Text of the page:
To be fair -— contrary to what you read on the Internet — the CEO with Starbucks never said men and women in traditional marriages should stay away from his stores. The actual quote can be found in a Forbes magazine article. The words of both parties were twisted, bent, folded and mutilated into what both sides of the debate wanted to hear. I disagree with the CEO, but his remarks were misquoted.
We have a free market society and economy. I’m not a fan of boycotts, but I’m also not afraid to tell folks about my experience or opinions of a business. As I have noted, I disagree with just about everything Starbucks related, and have no intentions of spending a dime with them, but that was cemented in place July 4 in Tempe. Siding with some flibbertygibbet who is “uncomfortable” around police is just too much.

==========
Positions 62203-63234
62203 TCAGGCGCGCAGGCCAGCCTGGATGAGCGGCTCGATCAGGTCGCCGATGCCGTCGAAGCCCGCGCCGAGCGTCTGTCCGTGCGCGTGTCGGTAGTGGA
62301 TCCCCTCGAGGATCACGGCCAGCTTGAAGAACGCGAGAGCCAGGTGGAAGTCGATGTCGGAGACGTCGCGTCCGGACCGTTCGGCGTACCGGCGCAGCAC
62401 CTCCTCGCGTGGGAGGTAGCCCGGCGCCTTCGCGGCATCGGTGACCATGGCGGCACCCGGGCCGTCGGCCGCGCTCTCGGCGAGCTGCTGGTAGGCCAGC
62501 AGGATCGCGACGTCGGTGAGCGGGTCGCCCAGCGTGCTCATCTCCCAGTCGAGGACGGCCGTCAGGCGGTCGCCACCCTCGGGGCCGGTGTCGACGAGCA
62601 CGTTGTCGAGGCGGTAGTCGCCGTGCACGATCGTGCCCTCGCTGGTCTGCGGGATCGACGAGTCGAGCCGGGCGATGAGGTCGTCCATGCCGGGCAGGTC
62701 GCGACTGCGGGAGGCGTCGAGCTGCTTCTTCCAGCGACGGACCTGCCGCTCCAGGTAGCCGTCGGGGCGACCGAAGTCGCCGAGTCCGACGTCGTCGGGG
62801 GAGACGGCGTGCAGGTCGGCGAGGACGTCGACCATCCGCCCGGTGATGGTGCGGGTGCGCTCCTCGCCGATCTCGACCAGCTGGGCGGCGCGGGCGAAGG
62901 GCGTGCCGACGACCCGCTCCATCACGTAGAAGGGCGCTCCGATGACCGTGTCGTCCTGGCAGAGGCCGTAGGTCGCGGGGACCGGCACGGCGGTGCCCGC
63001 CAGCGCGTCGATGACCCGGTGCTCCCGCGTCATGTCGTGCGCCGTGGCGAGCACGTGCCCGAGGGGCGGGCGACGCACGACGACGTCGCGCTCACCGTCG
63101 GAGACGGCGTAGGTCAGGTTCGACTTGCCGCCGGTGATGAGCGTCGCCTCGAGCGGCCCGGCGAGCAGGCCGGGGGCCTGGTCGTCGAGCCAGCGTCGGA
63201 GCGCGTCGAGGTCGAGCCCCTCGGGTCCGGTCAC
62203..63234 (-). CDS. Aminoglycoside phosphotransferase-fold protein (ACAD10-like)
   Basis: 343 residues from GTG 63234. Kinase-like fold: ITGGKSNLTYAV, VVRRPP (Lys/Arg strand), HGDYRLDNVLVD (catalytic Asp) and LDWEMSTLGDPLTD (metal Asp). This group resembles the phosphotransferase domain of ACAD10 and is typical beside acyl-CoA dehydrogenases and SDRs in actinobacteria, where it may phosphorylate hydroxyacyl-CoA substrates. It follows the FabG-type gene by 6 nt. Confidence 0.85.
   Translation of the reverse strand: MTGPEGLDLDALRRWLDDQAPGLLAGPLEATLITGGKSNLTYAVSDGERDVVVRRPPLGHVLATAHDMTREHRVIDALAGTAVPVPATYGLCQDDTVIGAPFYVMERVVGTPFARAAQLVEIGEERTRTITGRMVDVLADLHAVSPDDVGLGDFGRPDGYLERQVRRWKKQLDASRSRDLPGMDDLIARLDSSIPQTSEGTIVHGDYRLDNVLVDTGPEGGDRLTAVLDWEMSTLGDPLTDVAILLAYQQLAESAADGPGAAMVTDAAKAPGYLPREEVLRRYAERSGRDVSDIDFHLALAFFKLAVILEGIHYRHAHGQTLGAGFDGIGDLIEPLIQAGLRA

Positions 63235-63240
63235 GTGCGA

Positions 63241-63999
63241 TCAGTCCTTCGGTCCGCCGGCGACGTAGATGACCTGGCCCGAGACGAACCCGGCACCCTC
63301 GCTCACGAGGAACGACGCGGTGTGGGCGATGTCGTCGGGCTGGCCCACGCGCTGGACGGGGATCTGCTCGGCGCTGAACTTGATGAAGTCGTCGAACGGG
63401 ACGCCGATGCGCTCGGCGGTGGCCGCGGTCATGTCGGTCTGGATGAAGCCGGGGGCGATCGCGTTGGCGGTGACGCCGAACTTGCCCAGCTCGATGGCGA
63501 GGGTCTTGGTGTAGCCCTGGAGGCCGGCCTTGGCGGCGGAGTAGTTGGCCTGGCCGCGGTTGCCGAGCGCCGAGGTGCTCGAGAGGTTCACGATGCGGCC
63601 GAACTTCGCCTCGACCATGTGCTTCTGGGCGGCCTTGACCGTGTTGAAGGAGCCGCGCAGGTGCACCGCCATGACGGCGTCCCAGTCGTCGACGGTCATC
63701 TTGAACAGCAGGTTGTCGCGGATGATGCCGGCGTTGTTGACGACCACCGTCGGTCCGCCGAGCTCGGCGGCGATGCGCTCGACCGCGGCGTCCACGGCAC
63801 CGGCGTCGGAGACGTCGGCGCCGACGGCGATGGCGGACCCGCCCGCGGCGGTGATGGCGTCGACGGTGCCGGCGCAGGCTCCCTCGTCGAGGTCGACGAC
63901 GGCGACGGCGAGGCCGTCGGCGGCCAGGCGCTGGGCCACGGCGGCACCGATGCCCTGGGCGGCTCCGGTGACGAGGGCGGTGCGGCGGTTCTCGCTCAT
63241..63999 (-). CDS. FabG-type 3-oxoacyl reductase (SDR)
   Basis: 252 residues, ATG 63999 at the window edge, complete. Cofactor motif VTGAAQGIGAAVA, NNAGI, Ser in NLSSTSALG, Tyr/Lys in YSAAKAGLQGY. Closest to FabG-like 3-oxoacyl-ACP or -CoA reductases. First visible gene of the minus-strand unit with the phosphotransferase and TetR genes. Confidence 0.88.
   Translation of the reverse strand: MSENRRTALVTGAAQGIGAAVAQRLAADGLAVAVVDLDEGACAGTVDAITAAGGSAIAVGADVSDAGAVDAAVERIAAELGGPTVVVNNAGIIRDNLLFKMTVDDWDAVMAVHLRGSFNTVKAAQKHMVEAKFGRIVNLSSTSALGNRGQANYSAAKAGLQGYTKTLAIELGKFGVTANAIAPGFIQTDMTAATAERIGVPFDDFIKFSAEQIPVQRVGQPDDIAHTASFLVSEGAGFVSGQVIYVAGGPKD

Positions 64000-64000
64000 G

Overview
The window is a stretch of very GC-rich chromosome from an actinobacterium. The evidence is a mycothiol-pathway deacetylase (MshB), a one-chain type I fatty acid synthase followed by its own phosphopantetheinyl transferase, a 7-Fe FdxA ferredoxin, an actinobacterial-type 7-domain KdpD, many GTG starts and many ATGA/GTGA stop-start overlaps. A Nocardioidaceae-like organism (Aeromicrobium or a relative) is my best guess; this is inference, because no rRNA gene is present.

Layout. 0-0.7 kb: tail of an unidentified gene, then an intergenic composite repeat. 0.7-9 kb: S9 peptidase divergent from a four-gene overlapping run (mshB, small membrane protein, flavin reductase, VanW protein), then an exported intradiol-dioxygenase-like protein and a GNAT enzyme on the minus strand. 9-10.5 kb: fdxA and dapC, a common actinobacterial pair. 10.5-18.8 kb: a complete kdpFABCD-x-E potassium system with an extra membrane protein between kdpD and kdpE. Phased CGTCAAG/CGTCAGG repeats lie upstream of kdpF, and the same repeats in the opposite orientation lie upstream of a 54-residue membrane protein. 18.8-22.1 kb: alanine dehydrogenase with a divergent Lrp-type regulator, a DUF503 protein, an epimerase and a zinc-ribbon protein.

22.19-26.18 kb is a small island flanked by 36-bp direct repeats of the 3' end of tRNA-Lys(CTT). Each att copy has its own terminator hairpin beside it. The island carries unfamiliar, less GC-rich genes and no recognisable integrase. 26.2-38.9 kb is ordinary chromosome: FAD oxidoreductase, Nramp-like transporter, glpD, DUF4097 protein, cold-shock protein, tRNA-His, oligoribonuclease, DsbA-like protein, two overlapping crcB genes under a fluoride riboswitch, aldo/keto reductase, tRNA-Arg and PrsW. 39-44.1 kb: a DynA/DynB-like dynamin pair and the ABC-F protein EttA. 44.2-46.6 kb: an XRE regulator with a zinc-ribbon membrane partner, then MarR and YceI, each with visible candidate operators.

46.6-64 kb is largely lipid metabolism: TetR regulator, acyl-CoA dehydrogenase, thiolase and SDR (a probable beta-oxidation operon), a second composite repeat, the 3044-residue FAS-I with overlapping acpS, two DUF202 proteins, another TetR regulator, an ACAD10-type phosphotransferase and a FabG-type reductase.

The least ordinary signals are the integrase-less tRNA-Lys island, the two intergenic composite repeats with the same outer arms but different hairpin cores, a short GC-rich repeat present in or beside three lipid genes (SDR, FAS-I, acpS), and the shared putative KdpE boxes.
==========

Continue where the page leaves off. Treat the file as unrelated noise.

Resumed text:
I hope Starbucks disables 911 in all their stores. If they are uncomfortable around police -– or allow workers who feel that way to insult law enforcement -– then they should spare us the hypocrisy of asking for help in case of an emergency.
I am around LEOs every day. They’re just people, too, flaws and all.
And I’ll still trust one of them long before I trust someone with a mermaid on their shirt, an artistic flare with whipped cream, and a manbun.
Starbucks can trust those police, too. Even when insulted, there’s hardly an officer out there who wouldn’t move heaven and earth for a civilian’s safety. They do that for everyone, even those who don’t like them — even those who make the officers uncomfortable.Share: